• Reduced inhibitions
  • Impaired judgement

Using either of these substances long-term can lead to the development of physical dependence and psychological addiction.

Combining alcohol and Xanax long-term is associated with the following adverse outcomes:

  • Appetite changes
  • Weight loss
  • Depression
  • Personality changes
  • Memory impairments
  • Decreased cognitive functioning
  • Reduced sex drive
  • Liver damage
  • Stroke
  • Heart disease
  • Cancer
  • Other chronic health conditions
  • Alcohol use disorder
  • Substance use disorder
  • Overdose


Xanax and alcohol overdose can occur as a result of using two CNS depressants in combination. The likelihood of overdosing on either of these substances is increased during episodes of polysubstance abuse.

If you experience an overdose after mixing these substances, this could be deadly.

You should call 911 immediately if any of the following symptoms present after combining these substances:

  • Confusion
  • Sleepiness
  • Loss of coordination
  • Dull reflexes
  • Loss of consciousness

Is Xanax a Barbiturate?

No, Xanax is not a barbiturate. This drug belongs to a different class of drugs known as benzodiazepines. The main difference between Xanax and barbiturates is that Xanax is commonly prescribed to treat anxiety and panic disorders by enhancing the effects of gamma-aminobutyric acid (GABA) in the brain, which helps to reduce nervous system activity and promote relaxation. Barbiturates, on the other hand, are a separate group of central nervous system depressants with different mechanisms of action and indications.

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Addiction Treatment for Xanax and Alcohol

If you require treatment for addiction to alcohol or prescription medications like Xanax, we can help you at Renaissance Recovery. We offer a variety of evidence-based outpatient programs, allowing you to address the physical and psychological components of alcohol use disorder and substance use disorder.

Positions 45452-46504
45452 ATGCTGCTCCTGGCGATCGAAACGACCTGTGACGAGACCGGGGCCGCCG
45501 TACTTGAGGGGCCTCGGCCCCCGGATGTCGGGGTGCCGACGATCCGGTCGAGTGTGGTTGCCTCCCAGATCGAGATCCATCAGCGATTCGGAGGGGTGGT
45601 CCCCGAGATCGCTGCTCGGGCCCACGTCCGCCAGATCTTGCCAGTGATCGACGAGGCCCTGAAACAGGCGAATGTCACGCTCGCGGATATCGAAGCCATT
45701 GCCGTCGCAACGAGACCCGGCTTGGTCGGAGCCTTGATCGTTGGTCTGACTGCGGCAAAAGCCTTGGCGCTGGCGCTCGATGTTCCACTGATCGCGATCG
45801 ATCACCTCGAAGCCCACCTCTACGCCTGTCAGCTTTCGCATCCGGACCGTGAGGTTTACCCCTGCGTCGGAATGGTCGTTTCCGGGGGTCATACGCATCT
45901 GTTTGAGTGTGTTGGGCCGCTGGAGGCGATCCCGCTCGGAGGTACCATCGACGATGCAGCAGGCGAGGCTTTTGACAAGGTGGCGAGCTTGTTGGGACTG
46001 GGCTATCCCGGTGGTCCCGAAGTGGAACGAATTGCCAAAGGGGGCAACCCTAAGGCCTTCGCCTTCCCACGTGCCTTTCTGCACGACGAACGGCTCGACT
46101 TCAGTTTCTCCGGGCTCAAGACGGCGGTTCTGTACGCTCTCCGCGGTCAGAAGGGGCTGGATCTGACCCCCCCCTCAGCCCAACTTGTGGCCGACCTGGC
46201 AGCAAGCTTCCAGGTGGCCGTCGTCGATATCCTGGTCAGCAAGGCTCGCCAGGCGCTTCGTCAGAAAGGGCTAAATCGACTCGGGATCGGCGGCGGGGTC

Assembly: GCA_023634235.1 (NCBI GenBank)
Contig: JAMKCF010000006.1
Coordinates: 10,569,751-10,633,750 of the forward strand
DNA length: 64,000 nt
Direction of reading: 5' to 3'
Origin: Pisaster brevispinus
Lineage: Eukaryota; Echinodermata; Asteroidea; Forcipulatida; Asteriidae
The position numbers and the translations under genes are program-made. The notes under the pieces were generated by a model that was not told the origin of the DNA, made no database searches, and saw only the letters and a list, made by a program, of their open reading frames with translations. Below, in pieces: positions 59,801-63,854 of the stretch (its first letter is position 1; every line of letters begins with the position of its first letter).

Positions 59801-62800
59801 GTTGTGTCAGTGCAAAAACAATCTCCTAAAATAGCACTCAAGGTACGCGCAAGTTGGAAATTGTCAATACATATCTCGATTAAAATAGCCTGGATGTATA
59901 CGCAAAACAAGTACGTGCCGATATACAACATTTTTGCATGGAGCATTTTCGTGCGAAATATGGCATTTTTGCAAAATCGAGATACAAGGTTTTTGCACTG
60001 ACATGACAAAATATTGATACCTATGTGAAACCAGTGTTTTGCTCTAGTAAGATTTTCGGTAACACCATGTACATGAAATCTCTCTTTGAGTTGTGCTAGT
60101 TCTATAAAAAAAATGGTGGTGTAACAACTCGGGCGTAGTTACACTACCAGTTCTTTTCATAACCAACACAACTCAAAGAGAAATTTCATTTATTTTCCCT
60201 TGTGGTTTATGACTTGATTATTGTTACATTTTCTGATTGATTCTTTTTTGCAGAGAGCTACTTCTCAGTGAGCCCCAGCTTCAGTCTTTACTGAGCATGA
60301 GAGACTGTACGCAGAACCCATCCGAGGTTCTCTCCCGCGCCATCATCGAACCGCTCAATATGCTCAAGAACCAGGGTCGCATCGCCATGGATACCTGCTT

In addition to traditional outpatient programs, access the following programs at Renaissance Recovery Center:

If you need a medically supervised detox – advisable for most people withdrawing from alcohol or benzodiazepines – we can connect you with licensed medical detox centers throughout Orange County and Southern California.

Whatever treatment intensity is most appropriate for your needs, you can access the following therapies and interventions at our Huntington Beach outpatient treatment center:

Your treatment team will ensure you are equipped with a comprehensive aftercare plan including workable relapse prevention strategies when you complete your program at Renaissance. We’re here to help you create a strong foundation for sustained sobriety. Call 866.330.9449 for immediate assistance.



At Renaissance Recovery our goal is to provide evidence-based treatment to as many individuals as possible. Give us a call today to verify your insurance coverage or to learn more about paying for addiction treatment.

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Joseph Gilmore has been in the addiction industry for three years with experience working for facilities all across the country. Connect with Joe on LinkedIn.